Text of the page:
This weekend we celebrate the memory of our fallen, and the pursuit of freedom. That being said, this could be the perfect time to address what some are calling the passing of our online right to privacy. Haha. Lame-os. There is no such thing as online privacy! Maybe we're overstating it a little, but lately, the media has been overrun with stories about the uproar caused by Facebook changing its privacy policy and controls. To find out what all this privacy talk really means to us, the casual users of FB, we went through their privacy policy and controls and found, what we think, are the major points you should know next time you sign in. In real life, it's actually not that big of a deal, but don't say we didn't warn you. Hit the jump to see what Facebook's privacy policies really mean to you.

Facebook Claims Rights To Your Intellectual Property.

What This Means: You give Facebook license to use any "IP Content"—videos, photos, etc.—that you post onto Facebook.

What This Means To You: Unless you lock down your account so that only your friends can view your photos, they're considered public domain, and Facebook can use them for, pretty much, whatever they want. Also, even if you deactivate your FB account, there's a more than good chance your photos are still stored somewhere on their servers. So be easy with those Mardi Gras photos, my dude.

Facebook Makes Most of Your Info Public By Default.

What This Means: When you register for Facebook, most of the information you place in your profile will be available to the public.

What This Means To You: If you don't want people to know that you're a right-leaning Pentecost, you will have to dip into the privacy settings and make your info private. Luckily, Facebook makes it pretty easy to do with one-button privacy controls. You can easily choose if you want to share our information with "Everyone," "Friends of Friends," or "Friends Only."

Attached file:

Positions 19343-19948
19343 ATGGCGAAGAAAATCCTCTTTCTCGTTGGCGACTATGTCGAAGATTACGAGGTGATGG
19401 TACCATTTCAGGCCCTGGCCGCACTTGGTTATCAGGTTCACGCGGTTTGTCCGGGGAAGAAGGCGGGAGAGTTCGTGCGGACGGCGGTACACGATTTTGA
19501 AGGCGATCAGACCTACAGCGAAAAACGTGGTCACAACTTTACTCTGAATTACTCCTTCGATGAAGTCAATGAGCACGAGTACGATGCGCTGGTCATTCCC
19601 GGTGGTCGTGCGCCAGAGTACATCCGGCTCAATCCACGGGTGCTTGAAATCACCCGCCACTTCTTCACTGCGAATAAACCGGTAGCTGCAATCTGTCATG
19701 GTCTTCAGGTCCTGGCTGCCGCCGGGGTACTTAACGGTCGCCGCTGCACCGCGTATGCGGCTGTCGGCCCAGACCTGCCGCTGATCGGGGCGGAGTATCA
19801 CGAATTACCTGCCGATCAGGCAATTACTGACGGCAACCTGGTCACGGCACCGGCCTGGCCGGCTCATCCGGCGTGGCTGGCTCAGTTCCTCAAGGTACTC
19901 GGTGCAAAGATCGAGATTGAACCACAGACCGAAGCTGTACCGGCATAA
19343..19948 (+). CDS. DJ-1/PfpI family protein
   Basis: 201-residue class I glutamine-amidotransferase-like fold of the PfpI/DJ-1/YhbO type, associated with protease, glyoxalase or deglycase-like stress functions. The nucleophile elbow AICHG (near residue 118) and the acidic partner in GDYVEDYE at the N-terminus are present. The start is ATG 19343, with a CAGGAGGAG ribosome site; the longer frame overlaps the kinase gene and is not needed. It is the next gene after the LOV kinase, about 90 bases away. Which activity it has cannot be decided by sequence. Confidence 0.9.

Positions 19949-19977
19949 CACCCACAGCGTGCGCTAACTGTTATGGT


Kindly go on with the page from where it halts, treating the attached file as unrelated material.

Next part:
Facebook Can Collect Information From Any Device That You Use to Login.

What This Means: Although collecting information for marketing/advertising purposes is nothing new (Nielsen, anyone?), Facebook clearly states that "when you access Facebook from a computer, mobile phone, or other device, we may collect information from that device about your browser type, location, and IP address, and the pages you visit."

What This Means To You: If you're harmless, we'd say don't worry about it. But if you're a porn addict or budding terrorist, remember that these threads can be tracked. Simply put, don't do illegal or wild dumb shit on Facebook—i.e., using it to advertise that you got dimes of that fire to all your dorm mates. Actually, you probably shouldn't even use a computer, unless you're doing it all from a coffee house wi-fi. But that's another post for another day.

Facebook Has No Control Over Third Parties.

What This Means: All of those fun, time-draining games like Mafia Wars, Café World and Farmville that are a part of Facebook Platform were not developed by Facebook. They are all run by other businesses who may have their own ulterior motives.

What This Means To You: If you're worried that Farmville is just a sinister ploy to collect user information (they call it "data mining"), than you might actually be on to something. Although the collection of information via these third party applications has yet to be proven a menace, we recommend checking out their own privacy policies if you're at all worried. If you don't want to participate in Facebook Platform at all, you can opt out and block all games and third-party programs from your profile.

Facebook Shares Your Info Through "Instant Personalization."

What This Means: Facebook's newest feature is what has been pissing people off the most. "Instant Personalization" (IP) does just what its name implies. If you go to the website of one of Facebook's IP partners, like, say, Pandora, it will go through all your Facebook history and try to personalize the site and site options especially for you based off content you shared on Facebook.

What This Means To You: Not too much. Look, if you decide to put yourself out there on the Internet, deal with it. A website learning that you love the Dixie Chicks isn't so bad. Yes, we get a little weary about Facebook giving our info to third parties without our permission, but the customization could be a cool feature down the road. Besides, if you don't like it, Facebook gives you the choice to shut the fuck up and not be on the site in the first place opt out.